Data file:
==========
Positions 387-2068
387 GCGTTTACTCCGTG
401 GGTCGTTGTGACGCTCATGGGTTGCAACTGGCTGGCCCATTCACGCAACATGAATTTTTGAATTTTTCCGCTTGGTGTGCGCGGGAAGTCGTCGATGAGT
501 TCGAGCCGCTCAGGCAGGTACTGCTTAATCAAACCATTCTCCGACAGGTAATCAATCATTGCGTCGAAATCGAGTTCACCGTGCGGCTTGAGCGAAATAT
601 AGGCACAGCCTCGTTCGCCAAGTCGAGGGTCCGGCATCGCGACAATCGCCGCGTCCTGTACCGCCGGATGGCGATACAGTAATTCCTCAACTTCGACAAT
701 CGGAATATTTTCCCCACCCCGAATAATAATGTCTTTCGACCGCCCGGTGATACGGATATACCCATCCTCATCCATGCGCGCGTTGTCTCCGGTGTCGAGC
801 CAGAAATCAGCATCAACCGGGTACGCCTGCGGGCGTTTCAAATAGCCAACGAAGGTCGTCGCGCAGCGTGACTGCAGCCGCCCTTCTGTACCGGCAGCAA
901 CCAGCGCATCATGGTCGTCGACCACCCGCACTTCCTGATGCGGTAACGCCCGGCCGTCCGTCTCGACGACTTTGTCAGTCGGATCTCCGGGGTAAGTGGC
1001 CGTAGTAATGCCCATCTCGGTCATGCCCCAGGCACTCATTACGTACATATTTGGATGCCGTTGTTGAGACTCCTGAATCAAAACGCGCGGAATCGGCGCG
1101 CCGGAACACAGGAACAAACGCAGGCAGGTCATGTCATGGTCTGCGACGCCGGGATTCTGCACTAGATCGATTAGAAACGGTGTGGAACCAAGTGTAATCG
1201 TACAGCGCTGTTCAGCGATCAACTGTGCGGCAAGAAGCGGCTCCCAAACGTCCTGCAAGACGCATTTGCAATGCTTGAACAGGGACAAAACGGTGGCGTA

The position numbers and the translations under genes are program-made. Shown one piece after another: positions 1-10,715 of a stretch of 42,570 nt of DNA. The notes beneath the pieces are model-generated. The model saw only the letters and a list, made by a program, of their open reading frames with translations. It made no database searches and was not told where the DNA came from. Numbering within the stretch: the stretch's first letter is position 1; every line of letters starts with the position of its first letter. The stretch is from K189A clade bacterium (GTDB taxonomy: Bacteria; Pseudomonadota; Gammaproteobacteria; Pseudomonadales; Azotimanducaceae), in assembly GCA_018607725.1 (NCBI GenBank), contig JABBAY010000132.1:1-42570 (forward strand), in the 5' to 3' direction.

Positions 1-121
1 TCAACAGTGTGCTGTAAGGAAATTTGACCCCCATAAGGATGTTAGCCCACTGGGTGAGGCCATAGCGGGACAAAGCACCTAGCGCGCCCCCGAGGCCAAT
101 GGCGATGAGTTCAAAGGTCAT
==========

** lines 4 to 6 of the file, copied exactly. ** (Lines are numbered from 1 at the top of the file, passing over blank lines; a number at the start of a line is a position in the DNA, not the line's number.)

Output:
501 TCGAGCCGCTCAGGCAGGTACTGCTTAATCAAACCATTCTCCGACAGGTAATCAATCATTGCGTCGAAATCGAGTTCACCGTGCGGCTTGAGCGAAATAT
601 AGGCACAGCCTCGTTCGCCAAGTCGAGGGTCCGGCATCGCGACAATCGCCGCGTCCTGTACCGCCGGATGGCGATACAGTAATTCCTCAACTTCGACAAT
701 CGGAATATTTTCCCCACCCCGAATAATAATGTCTTTCGACCGCCCGGTGATACGGATATACCCATCCTCATCCATGCGCGCGTTGTCTCCGGTGTCGAGC